RP defines a group of heterogeneous inherited disorders associated with changes and loss of retinal cells. RP is reported to be approximately 1:4000 people [58]. Mutations in the gene encoding rhodopsin, leading to the formation of CAM, are in positions: Thr4Lys, Asn15Ser, Thr17Met, Pro23His, Pro23Leu, Gln28His, Glu113Gln and Lys296Glu [59]. Classic RP begins with the problems in adaptation to the dark vision that during adolescence goes into night blindness (nyctalopia). The next stage of the disease is the progressive loss of peripheral vision in the early years of adulthood. As the disease progresses, there is a total loss of the peripheral vision with the possibility of occurrence of a tunnel vision, and usually to 60 years of age there is a loss of central vision. The symptoms are the result of progressive retinal dystrophies with reduction of two types of photoreceptors: rod cell, which enable vision in black and white in low light intensity; cone cells, which are responsible for color vision. Degeneration of both types of photoreceptors occurs in the process of apoptosis. RP is a disease damaging the visual perception, but there are cases in which the disease is associated with other disorders.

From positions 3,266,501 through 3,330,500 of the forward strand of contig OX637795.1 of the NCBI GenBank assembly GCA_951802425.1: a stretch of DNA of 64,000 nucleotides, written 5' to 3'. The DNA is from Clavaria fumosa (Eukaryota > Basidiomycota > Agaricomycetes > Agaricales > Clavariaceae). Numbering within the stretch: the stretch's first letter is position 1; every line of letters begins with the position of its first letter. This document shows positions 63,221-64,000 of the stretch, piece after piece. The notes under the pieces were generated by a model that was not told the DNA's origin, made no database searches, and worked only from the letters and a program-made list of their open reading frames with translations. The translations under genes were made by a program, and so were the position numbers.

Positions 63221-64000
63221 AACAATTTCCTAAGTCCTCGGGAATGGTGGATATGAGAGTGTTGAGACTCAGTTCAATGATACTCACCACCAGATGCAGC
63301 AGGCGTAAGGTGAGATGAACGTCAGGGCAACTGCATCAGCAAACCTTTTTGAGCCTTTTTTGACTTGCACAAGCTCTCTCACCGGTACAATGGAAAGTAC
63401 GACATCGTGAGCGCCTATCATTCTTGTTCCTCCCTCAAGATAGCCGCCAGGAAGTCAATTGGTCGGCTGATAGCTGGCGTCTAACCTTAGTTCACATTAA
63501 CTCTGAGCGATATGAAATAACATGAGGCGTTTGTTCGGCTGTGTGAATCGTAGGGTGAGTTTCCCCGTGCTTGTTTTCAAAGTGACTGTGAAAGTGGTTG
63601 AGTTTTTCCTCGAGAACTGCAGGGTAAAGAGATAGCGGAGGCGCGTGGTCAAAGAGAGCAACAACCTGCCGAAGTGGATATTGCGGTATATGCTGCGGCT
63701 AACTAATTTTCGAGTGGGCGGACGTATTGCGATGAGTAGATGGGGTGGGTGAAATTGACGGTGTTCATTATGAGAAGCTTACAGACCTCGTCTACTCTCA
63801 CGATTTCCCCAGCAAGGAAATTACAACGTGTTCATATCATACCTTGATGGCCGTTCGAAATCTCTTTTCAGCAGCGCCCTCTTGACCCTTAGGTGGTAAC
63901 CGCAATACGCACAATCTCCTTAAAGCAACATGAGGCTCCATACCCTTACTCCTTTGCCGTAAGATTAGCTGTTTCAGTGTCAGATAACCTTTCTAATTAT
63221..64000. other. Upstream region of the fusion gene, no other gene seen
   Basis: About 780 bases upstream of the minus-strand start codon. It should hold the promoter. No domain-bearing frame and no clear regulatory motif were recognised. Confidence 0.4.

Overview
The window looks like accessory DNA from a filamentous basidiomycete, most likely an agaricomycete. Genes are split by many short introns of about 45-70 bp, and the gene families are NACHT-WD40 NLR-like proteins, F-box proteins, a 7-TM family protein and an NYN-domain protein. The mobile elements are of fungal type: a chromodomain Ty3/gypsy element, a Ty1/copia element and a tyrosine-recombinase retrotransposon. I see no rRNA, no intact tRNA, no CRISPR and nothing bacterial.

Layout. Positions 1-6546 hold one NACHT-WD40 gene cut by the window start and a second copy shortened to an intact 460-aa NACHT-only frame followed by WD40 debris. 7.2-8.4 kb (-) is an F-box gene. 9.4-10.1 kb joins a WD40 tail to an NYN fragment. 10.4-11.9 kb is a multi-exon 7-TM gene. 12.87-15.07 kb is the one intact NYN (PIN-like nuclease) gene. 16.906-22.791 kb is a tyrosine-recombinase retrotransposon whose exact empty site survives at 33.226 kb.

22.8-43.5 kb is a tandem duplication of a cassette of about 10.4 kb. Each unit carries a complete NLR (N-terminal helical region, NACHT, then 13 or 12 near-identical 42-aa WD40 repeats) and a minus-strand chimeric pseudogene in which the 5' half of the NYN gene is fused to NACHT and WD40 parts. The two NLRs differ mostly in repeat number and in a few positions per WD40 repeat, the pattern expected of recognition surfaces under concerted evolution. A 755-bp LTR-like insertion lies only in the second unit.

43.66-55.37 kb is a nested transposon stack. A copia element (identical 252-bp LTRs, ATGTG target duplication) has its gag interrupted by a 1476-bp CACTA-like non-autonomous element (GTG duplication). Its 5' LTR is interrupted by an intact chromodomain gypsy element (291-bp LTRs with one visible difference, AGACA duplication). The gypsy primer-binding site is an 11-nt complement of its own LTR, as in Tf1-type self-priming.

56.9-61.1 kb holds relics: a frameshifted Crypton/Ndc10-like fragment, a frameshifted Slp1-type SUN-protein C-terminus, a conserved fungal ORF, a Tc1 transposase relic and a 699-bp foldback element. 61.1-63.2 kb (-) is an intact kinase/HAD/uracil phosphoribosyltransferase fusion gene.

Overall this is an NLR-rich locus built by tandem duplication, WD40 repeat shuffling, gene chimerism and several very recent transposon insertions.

There are about 30 syndromes co-existing with RP. These include [58]:

    Usher syndrome and RP is associated with loss of hearing. There are 3 types of this syndrome. In the first one, hearing loss can be very large and it manifests at birth. Balance difficulties can also occur. In the second type of disease, hearing loss can be moderate or mild and does not increase in time. At last, the third type, hearing loss occurs gradually during adolescence. Usher syndrome is a result of mutations in at least 11 genes.

    Bardet-Biedl syndrome and RP is associated with other disorders such as obesity, hypogonadism, renal failure, or mental retardation. Ten genes have been identified whose mutations are responsible for 70% of RP cases. Currently, there are no drugs for selective RP pharmacotherapy. There are many different methods to prevent the progressive loss of vision. These are vitamins A and E supplementation the daily dose of 4.5 mg of retinyl palmitate may delay blindness by up to 10 years; docosahexaenoic acid supplementation, which belongs to the group of -3 acids. In the membranes in which rhodopsin is located, there is significant amount of docosahexaenoic acid, an oxygen therapy in normal conditions, retinal photoreceptors have high oxygen consumption. It is assumed that the supply of oxygen to the retina, can partially